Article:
file  to be executed and sets the required uid and gid.  The
execute function actually copies the file to memory and sets
trap conditions.  Finally illtrap() catches illegal instruc-
tions and goes to the code appropriate for what is found  as
the  illegal  instruction.   The bulk of the lines of C code
are in unixtraps.c and dofloat.c which do UNIX system  calls
in  either version 6 or 7 format and simulate floating point
operations.  (Since PWB-UNIX is upward compatable with  ver-
sion  6,  the version 6 system support also includes PWB sys
calls.)  There are probably a number of bugs in the floating
point  simulation code just waiting to be found.  If you are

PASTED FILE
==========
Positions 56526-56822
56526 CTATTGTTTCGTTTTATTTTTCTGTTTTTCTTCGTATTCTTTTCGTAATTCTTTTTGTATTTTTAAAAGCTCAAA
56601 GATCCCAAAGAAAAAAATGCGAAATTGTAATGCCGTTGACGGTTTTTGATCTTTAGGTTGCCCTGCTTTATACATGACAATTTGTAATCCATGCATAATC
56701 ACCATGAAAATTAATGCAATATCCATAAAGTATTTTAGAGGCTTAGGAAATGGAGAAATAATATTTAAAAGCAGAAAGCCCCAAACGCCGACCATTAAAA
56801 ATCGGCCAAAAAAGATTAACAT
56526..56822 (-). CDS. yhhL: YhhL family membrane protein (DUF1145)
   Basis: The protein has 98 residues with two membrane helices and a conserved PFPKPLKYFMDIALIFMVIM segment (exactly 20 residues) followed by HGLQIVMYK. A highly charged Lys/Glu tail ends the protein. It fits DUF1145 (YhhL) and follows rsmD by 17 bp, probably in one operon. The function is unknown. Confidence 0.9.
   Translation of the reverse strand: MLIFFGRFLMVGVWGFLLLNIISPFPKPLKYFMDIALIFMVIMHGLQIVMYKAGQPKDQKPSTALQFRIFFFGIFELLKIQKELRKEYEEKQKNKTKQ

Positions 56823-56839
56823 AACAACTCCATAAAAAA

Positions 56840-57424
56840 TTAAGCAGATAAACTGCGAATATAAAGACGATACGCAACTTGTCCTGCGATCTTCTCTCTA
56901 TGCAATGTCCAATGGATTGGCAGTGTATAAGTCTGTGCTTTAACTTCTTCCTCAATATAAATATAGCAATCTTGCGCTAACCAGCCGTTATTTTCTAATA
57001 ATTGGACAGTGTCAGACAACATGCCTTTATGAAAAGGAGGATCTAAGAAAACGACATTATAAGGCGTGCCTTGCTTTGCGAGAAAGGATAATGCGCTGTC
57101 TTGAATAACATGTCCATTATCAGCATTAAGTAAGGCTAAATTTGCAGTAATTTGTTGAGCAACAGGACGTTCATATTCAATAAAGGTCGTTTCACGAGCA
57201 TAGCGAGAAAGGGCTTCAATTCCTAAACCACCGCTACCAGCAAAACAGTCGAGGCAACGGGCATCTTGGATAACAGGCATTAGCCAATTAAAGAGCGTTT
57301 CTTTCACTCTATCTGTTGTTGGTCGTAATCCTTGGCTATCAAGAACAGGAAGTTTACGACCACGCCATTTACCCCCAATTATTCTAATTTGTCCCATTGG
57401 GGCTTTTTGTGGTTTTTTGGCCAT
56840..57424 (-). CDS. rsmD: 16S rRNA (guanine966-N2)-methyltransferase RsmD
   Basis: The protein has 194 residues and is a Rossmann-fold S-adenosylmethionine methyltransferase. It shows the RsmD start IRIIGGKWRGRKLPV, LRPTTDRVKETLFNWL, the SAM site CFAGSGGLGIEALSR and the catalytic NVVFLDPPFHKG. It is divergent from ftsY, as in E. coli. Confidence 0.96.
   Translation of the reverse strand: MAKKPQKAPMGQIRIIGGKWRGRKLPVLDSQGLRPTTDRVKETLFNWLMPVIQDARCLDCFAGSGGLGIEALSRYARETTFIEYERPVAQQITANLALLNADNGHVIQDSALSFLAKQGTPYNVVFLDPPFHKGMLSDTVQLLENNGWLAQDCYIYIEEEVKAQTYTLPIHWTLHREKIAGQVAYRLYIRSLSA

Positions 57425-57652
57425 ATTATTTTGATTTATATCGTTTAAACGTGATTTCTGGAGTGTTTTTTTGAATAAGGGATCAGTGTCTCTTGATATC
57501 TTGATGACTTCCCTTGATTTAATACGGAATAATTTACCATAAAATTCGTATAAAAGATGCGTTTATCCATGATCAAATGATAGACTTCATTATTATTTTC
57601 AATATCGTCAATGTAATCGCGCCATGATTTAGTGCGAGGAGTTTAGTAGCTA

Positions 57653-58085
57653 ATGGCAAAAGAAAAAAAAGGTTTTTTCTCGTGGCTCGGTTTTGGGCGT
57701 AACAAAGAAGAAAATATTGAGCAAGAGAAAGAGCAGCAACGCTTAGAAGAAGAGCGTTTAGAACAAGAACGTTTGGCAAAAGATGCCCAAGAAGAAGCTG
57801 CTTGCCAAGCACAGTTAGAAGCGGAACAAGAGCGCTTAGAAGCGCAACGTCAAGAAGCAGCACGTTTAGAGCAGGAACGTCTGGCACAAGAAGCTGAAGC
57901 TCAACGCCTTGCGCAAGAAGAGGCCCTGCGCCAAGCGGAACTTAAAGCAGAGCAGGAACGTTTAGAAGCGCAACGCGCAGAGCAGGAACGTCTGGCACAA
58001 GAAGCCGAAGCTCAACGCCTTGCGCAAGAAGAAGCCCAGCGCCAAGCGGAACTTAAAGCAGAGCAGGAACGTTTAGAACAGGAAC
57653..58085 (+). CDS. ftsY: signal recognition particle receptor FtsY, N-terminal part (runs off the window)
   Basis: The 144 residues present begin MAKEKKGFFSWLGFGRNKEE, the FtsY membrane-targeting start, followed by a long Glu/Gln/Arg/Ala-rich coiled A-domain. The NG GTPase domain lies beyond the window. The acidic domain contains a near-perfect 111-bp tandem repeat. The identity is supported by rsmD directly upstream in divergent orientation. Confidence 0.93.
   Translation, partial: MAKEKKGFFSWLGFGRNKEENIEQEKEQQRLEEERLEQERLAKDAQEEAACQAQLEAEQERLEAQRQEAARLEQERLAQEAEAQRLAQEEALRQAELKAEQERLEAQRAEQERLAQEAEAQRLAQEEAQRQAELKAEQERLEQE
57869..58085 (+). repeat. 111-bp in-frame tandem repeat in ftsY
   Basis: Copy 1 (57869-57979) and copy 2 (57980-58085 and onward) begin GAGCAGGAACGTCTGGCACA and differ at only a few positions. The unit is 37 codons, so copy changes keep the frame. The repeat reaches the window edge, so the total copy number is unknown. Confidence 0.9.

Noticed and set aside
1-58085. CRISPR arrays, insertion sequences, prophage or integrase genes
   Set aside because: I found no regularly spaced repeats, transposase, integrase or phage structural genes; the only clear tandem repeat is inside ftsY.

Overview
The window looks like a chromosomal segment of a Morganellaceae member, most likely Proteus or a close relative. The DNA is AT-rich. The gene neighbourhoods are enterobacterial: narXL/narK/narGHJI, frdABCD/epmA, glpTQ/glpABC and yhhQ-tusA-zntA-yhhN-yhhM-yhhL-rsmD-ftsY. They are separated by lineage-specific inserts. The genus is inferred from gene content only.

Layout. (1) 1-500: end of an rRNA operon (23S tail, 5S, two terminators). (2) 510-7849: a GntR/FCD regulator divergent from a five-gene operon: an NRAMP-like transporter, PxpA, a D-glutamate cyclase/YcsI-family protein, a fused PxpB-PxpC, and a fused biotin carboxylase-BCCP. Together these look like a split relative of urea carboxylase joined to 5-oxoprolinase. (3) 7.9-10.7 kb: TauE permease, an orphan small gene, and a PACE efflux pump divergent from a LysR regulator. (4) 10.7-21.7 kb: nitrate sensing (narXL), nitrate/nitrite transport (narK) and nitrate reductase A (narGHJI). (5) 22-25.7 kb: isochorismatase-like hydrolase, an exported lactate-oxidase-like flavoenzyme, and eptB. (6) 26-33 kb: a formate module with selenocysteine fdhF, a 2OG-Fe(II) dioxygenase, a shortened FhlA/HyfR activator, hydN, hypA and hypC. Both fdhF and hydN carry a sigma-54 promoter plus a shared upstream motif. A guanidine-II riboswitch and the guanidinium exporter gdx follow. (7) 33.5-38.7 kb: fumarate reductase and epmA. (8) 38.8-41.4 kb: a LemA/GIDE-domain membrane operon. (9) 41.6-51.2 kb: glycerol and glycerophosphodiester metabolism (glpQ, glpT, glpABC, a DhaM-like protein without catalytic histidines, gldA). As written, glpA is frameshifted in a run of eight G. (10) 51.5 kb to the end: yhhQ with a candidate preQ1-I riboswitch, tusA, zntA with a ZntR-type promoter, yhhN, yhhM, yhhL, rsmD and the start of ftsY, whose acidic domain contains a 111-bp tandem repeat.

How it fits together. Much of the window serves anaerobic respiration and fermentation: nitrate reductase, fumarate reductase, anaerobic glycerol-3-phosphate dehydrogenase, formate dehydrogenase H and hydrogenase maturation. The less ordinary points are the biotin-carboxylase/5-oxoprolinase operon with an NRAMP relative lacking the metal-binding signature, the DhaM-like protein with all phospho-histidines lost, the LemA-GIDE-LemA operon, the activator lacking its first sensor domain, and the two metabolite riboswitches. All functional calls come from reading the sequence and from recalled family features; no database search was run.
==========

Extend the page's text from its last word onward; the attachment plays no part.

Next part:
running programs which already include the  PDP-11  floating
point  interpretation  code, you may want to disable dofloat
as the illegal instructions can be caught and  simulated  in
the PDP-11 code.  To do this just make dofloat.o with "cc -c
-O -DNOFPSIM dofloat.c".

A shell which will automatically invoke  compatability  mode


programs is in the modshell directory as difference listings
from the original UNIX-32V shell.  Most of the new  code  is
in  a  new  function compat.c.  The automatic recognition of
PDP-11 UNIX version 6/7 programs relies on the fact that the
second  word  (16 bit) of a PDP-11 a.out file (text size) is
nonzero whereas it is 0 for 32V a.outs.  No easy distinction
can be made between version 6 and version 7 a.outs so that a
shell variable RTS sets up the name of a  default  Run  Time